Yesterday morning (May 8) my friend Gabriel Scasino was invested in the habit of the Order of Friars Minor Conventual (OFMConv) at Saint Bonaventure Friary (Forestville, MD) during Lauds. His Minister Provincial, Father Justin Blase, presided at Lauds, blessed the habit, and then invested Gabriel with the Habit. Father Justin then celebrated the Holy Sacrifice of the Mass. Friar Gabriel belongs to the Immaculate Conception Province.
So you may ask, What is the habit all about? The habit is the religious garment of the person who takes the evangelical counsels (poverty, chastity, obedience). It is a sign (used here in the religious/philosophical sense) of something deeper than the person wearing the garment and it is a sign and symbol of Christ and the Church. As a point of comparison, diocesan priests would wear a cassock or a
clerical shirt of some sort. Nevertheless, most religious orders of men and women have a habit, usually some stylized clothing of a former era, though some sisters and priests may wear secular clothing because the founder didn’t specify a habit because of the era in which the congregation was founded (e.g., Missionary Servants of the Most Blessed Trinity) or like Saint Ignatius of Loyola who told his disciples to dress as the respectable priests of the day. Orders like the Benedictines, Carmelites, Augustinians, Dominicans and the Franciscans have a habit to identify themselves as living as the poor: simple attire. The habit is a witness to someone greater than me; and believe it or not, the habit often opens more doors to Christ than one might realize because many people recognize a habit as a garment that expresses virtue.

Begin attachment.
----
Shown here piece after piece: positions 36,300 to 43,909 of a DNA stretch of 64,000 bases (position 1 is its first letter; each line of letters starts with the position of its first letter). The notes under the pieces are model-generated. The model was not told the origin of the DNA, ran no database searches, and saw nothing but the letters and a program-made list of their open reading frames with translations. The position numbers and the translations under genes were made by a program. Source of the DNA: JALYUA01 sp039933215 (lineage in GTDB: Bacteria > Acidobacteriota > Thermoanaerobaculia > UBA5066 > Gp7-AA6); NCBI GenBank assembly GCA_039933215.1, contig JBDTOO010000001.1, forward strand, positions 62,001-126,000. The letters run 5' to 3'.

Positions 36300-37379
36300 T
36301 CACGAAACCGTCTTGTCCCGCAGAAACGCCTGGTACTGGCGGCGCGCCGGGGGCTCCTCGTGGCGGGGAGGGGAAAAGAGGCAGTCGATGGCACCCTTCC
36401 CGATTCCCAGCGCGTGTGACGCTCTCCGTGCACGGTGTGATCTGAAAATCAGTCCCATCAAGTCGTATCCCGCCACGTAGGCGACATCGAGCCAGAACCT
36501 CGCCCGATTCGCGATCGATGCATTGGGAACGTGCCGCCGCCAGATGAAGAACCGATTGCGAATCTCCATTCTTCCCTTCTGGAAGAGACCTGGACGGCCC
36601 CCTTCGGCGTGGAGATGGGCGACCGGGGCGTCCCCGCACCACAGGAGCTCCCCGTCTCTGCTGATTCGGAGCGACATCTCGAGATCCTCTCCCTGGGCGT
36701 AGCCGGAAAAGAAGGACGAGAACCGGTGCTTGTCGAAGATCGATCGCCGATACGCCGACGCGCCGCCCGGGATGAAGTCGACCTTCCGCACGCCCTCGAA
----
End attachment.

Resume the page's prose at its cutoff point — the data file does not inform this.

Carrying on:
The use of the habit may depend on the context in which the religious is living and working. In some cases color and type of fabric may be relative. However, what is clear is that the habit is not optional; it is not circus clothing, it is not for dress-up. The habit ought to help the person wearing it to take into account his or her life in Christ, preaching the Gospel and living the vows.
So, for my purposes here, let me quote from the Constitutions of the Order of Friars Minor Conventual we learn what the habit means for the Conventual Franciscan in relatively direct terms:
The religious habit of the friars, the sign of our consecration and of our community and a witness to poverty, must be simple and modest, poor and becoming. It consists of a black tunic with a capuche and a white cord. In certain places, for a reasonable cause approved by the Minister General with the consent of his definitory, the grey habit may be worn.
According to custom, it is laudable to wear –suspended from the cord– the Franciscan crown of the Blessed Virgin Mary.
The friars must wear the habit of the Order. The Minister General, however, for particular reason and as long as these last may permit another form of dress (97; emphasis mine).
As you can see from these photos, Friar Gabriel and his conferes are wearing the grey habit, which the other Conventual provinces around the world are beginning to adopt as it is seen as the more authentic habit of the Conventual Franciscans.
Friar Gabriel Robert Scasino and I are from the same town, when to the same high school and our home parish is the same, though Gabriel is much younger than I am. He was a Conventual Franciscan for 7 years has been out for about 7 years and has been mercifully and graciously been re-admitted to the same.
Beginning next week Friar Gabriel will spend 3 months in Assisi, Italy, doing a Franciscan course of study with the aim of putting him in touch with the Franciscan way of life by locating himself at the heart of Franciscan life.
Friar Gabriel will make a profession of temporary vows on the feast of Saint Joseph Cupertino, September 18.
May God grant Friar Gabriel many years as a Conventual Friar.